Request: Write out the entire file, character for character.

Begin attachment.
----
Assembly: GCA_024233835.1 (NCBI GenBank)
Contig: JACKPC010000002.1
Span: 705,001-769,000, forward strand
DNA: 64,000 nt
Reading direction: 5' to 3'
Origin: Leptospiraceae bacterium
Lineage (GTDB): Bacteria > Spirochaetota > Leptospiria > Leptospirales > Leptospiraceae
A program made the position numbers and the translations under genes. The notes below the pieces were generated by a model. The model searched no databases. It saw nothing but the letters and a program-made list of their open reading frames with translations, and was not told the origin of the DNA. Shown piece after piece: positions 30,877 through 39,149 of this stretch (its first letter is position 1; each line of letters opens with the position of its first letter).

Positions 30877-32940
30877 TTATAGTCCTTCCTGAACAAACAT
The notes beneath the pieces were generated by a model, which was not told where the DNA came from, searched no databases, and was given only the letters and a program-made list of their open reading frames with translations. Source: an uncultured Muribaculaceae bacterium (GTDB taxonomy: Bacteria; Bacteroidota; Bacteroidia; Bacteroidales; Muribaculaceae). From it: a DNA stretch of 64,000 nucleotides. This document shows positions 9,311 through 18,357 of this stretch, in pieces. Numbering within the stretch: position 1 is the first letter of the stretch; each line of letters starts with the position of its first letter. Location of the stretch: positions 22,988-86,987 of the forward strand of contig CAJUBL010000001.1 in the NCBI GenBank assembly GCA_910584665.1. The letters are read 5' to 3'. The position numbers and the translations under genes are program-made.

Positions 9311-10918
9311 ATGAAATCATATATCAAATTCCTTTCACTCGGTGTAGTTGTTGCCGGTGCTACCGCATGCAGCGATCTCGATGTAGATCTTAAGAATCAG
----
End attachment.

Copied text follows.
Assembly: GCA_024233835.1 (NCBI GenBank)
Contig: JACKPC010000002.1
Span: 705,001-769,000, forward strand
DNA: 64,000 nt
Reading direction: 5' to 3'
Origin: Leptospiraceae bacterium
Lineage (GTDB): Bacteria > Spirochaetota > Leptospiria > Leptospirales > Leptospiraceae
A program made the position numbers and the translations under genes. The notes below the pieces were generated by a model. The model searched no databases. It saw nothing but the letters and a program-made list of their open reading frames with translations, and was not told the origin of the DNA. Shown piece after piece: positions 30,877 through 39,149 of this stretch (its first letter is position 1; each line of letters opens with the position of its first letter).

Positions 30877-32940
30877 TTATAGTCCTTCCTGAACAAACAT
The notes beneath the pieces were generated by a model, which was not told where the DNA came from, searched no databases, and was given only the letters and a program-made list of their open reading frames with translations. Source: an uncultured Muribaculaceae bacterium (GTDB taxonomy: Bacteria; Bacteroidota; Bacteroidia; Bacteroidales; Muribaculaceae). From it: a DNA stretch of 64,000 nucleotides. This document shows positions 9,311 through 18,357 of this stretch, in pieces. Numbering within the stretch: position 1 is the first letter of the stretch; each line of letters starts with the position of its first letter. Location of the stretch: positions 22,988-86,987 of the forward strand of contig CAJUBL010000001.1 in the NCBI GenBank assembly GCA_910584665.1. The letters are read 5' to 3'. The position numbers and the translations under genes are program-made.

Positions 9311-10918
9311 ATGAAATCATATATCAAATTCCTTTCACTCGGTGTAGTTGTTGCCGGTGCTACCGCATGCAGCGATCTCGATGTAGATCTTAAGAATCAG